Tomorrowland 31.12.2020: technology in numbers
We’ve told you what to expect from the sets, we’ve reviewed the stage previews, looked at all the details and more. Now, all that’s left to do is to wait for Tomorrowland 31.12.2020 to absolutely dazzle us with their virtual New Year’s Eve celebrations. Now that we have all the information about who’s playing on which stage and at what time, we’re looking at the event’s impressive technology in figures. it’s no easy feat to take a huge-scale festival such as Tomorrowland and put it into a digital world, the likes of which have never quite been done before on this scale, but they did it with ease. But how? Let’s dive in further.
Firstly, we’re looking at the music figures. A total 21.5 hours of music will be played over one night, with 450 tracks in total played between 28 artists, and 65 of the tracks will be – excitingly enough – unreleased IDs to tease fans with. A lot of those unreleased tracks will come from Martin Garrix, who has previously stated that he will be playing out a lot of IDs, and we’re also hoping to see some fresh music from some of the biggest artists, especially during the sets that are taking us into midnight and ultimately the new year.
The work and green screens
It wouldn’t be anywhere without the dedicated workers putting in hours upon hours of hard work to create this world for us to enjoy. More than 200 employees to be exact, working a combined 32,000 hours. Just like for the Tomorrowland Around The World event, Tomorrowland 31.12.2020 had two big green screens built, one in Belgium and one in Los Angeles. The DJs recorded their sets in the screens, which curved round to ensure we can view multiple angles of the artists performing. The studios had to be modified to create an environment that allowed enough room for the festival’s creative team to operate in, to give you an idea of how huge they really are. All all cycloramas (infinity-walls) were 6 meters or higher, at least 8 meters wide and at least 8 meters in depth. A full-sized DJ booth allowed the artists to immerse themselves fully.
David Guetta recording his set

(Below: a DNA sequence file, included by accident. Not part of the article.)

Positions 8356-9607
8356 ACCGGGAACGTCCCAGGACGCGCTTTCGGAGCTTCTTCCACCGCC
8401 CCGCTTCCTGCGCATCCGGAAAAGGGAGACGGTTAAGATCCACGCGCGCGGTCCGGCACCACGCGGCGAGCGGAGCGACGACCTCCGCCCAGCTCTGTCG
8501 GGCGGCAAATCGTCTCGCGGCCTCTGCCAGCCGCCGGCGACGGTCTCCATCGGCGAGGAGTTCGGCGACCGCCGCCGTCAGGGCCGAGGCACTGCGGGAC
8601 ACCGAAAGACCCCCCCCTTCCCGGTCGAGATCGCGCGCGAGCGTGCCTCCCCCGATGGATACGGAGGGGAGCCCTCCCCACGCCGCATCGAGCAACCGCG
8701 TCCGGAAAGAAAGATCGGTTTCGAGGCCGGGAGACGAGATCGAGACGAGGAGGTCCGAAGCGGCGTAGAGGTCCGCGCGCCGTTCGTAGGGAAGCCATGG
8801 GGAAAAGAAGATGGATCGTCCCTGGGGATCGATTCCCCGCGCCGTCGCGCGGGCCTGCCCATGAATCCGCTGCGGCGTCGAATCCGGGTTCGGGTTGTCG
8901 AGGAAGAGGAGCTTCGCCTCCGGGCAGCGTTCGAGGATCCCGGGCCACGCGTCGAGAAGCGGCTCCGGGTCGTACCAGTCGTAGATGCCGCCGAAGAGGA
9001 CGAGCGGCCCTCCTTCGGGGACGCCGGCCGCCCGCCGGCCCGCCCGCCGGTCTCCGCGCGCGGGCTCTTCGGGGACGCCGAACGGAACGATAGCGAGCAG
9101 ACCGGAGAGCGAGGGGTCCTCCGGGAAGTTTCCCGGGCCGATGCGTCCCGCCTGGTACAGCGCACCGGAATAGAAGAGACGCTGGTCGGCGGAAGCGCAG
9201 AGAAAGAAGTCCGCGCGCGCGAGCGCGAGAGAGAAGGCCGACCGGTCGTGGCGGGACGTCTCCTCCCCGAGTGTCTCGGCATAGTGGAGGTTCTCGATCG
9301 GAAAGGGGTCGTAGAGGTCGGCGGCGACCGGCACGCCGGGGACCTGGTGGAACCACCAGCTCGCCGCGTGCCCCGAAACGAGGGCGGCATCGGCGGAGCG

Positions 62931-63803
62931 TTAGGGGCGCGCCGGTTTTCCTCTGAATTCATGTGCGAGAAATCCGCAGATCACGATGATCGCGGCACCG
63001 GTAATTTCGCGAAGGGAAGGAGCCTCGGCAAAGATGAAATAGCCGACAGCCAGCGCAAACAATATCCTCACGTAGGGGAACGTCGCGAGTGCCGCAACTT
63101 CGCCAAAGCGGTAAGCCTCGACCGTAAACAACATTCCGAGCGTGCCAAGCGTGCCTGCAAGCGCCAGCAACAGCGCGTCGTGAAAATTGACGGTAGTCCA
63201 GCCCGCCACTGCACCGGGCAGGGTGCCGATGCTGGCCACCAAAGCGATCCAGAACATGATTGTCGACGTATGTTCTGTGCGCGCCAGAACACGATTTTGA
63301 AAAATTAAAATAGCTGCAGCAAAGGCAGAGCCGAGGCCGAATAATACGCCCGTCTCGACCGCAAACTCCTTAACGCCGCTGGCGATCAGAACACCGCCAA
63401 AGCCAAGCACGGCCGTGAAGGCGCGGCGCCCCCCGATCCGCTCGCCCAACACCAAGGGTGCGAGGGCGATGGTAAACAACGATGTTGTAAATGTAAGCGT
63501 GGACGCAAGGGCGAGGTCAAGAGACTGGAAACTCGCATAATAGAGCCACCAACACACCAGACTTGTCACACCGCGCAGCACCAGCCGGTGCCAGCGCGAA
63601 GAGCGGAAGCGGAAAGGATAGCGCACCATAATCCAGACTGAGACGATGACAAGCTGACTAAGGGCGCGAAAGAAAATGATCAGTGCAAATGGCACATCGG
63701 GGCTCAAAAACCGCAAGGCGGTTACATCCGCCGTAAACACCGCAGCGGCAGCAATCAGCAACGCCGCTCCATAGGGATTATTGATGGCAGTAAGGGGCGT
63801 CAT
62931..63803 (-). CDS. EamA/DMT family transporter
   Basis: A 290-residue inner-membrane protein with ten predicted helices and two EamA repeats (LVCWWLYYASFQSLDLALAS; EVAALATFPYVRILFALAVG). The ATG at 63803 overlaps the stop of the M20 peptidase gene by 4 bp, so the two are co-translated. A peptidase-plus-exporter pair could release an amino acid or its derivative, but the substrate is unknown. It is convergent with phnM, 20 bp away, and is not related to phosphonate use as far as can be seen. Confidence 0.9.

The cameras obviously play a huge part of the virtual experience. 17 4K ultra-HD cameras and 152 virtual cameras, to be exact, were used during the creation process of Tomorrowland 31.12.2020, resulting in 160 hours of footage. A fun little fact is that lighting on the artist in the studios changed depending on the location of the stage and time of day of broadcast.
Cameraman at work
It’s all virtual
Time for some virtual facts now. It’s no secret that Tomorrowland love to bring out the fireworks shows every night at their summer festivals, and just because they’ve gone virtual does not mean they’ve left fireworks behind. 1,200 fireworks can be seen, with 184 virtual lasers and 2,700 virtual lights with 40,000 light cues. Programmed in the same that the team does in real life, this gives us a slice of real Tomorrowland action, and lets us forget for a second that not happening somewhere on earth.
Virtual (and real) visitors
It would look pretty strange if there wasn’t a crowd, even if it is virtual. Not to fear, as Tomorrowland came up with a clever way to make it even more realistic than ever. Combined with nearly a million virtual visitors (over 950,000), 250 real people were brought in, in a covid-safe way, to bring the crowd to life even more. All 950,000+ virtual guests have their own attributes and 65,000 flags were made to represent over 193 countries.
Computers and renders
120 computers and 30 rendering engines made all of these details possible. Custom software builds were necessary to be able to process camera tracking data, and custom APIs were written to bridge software packages that never interacted before. Over 1,000 rendering hours resulted in the final product, that we will be able to witness in just a matter of days.
Grab your tickets here (if you have not yet), and watch the trailer for Tomorrowland 31.12.2020 below.
Image credits: Tomorrowland 31.12.2020 via Twitter, Facebook and press